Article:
For the past 70 years, there has been a recession indicator that’s had a perfect track record, and it’s near the threshold of being triggered again: the unemployment rate.
According to Natixis Chief Economist Joseph Lavorgna, dating back to 1948, the economy has always entered or been in a recession when the unemployment rate ticks up 50 basis points, or 0.5 percent, from its trailing cyclical low.
“It’s never been wrong,” Lavorgna said. “It’s something to watch.”
Lavorgna points to 1953, when the unemployment rate rose to just 3.1 percent, and again in 1981 when it topped out at 7.2 percent.
On Feb. 1 of this year, unemployment rose to 4 percent, up from January’s 3.9 percent. As it stands now, the rate is 30 basis points (0.3 percent) above November’s 3.7-percent low, which was the lowest rate in nearly a half-century.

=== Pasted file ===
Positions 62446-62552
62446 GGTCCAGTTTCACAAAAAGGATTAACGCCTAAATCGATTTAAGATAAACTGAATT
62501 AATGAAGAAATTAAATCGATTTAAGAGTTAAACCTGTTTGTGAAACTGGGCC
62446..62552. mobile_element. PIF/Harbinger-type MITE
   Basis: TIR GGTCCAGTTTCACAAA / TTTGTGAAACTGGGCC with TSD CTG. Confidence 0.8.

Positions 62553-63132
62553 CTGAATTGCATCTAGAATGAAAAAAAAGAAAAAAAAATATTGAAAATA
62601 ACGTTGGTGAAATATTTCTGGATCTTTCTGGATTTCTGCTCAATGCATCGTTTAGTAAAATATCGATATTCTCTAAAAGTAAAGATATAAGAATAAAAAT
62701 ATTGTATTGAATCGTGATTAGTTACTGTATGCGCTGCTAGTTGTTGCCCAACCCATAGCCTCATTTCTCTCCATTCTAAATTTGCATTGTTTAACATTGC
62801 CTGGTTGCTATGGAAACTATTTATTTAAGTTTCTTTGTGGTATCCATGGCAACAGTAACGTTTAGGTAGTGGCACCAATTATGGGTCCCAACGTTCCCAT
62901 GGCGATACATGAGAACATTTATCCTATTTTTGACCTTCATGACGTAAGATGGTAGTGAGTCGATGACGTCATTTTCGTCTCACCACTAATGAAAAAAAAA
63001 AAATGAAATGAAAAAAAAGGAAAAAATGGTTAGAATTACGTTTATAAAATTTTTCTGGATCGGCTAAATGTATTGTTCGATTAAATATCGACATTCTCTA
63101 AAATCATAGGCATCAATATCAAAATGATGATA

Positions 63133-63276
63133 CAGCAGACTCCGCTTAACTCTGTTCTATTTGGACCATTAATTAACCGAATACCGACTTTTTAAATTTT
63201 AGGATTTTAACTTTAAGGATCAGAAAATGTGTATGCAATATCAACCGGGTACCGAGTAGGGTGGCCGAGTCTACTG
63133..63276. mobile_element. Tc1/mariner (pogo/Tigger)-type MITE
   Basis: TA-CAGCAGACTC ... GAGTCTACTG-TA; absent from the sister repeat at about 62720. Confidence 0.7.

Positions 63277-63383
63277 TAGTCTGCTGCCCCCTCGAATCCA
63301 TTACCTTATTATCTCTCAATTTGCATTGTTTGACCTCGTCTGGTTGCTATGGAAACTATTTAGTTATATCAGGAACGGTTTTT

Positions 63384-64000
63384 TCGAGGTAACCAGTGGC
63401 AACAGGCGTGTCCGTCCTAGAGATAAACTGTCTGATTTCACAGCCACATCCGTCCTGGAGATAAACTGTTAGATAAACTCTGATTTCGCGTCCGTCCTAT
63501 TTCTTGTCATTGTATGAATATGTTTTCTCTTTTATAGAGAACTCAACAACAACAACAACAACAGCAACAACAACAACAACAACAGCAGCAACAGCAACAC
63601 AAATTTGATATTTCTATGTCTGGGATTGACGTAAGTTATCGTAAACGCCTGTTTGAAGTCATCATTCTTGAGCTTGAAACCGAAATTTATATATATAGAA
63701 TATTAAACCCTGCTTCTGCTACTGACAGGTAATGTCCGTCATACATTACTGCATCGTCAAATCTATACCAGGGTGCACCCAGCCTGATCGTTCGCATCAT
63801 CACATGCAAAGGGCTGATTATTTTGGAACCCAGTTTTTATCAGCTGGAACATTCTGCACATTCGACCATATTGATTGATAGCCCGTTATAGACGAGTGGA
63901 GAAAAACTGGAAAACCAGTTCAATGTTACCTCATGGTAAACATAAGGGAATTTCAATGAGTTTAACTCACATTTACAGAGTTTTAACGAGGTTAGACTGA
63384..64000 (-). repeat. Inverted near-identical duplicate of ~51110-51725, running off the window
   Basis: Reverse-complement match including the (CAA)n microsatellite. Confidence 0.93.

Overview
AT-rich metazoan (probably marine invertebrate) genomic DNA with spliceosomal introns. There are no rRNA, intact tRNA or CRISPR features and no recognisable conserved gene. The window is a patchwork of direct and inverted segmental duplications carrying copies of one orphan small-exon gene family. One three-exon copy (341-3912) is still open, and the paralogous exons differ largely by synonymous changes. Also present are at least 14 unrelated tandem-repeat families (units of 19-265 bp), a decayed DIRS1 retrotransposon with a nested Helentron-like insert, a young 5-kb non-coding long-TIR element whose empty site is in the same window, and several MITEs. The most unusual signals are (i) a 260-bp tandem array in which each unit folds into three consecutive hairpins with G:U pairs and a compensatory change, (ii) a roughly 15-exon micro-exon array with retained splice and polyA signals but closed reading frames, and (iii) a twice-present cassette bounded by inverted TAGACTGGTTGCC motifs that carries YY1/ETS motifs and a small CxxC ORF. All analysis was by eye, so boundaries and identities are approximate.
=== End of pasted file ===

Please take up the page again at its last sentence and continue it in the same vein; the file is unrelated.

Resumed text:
“The current rise is notable and would be troubling if it continues,” notes Lavorgna.
Lavorgna, however, puts the risk of a recession at about one in three, and he expects the unemployment rate to head lower again, not higher.
“The recent increase in the rate has been due to rising labor force participation, which is a sign of economic strength not weakness,” he notes. The unemployment rate has risen for what economists say is a good reason — the long term unemployed are returning to the workforce and looking for jobs.
“Generally job growth is positive just before a recession,” said LaVorgna. Job growth has averaged 240,000 over the past three months.
Lavorgna said there are mitigating factors that may make this cycle different. Lavorgna said the Fed’s policy about-face is important because financial conditions have improved in the last six weeks, making recession less likely.
But he also says several of the economic series that could signal the end of a cycle may have peaked including ISM, jobless claims and the yield curve.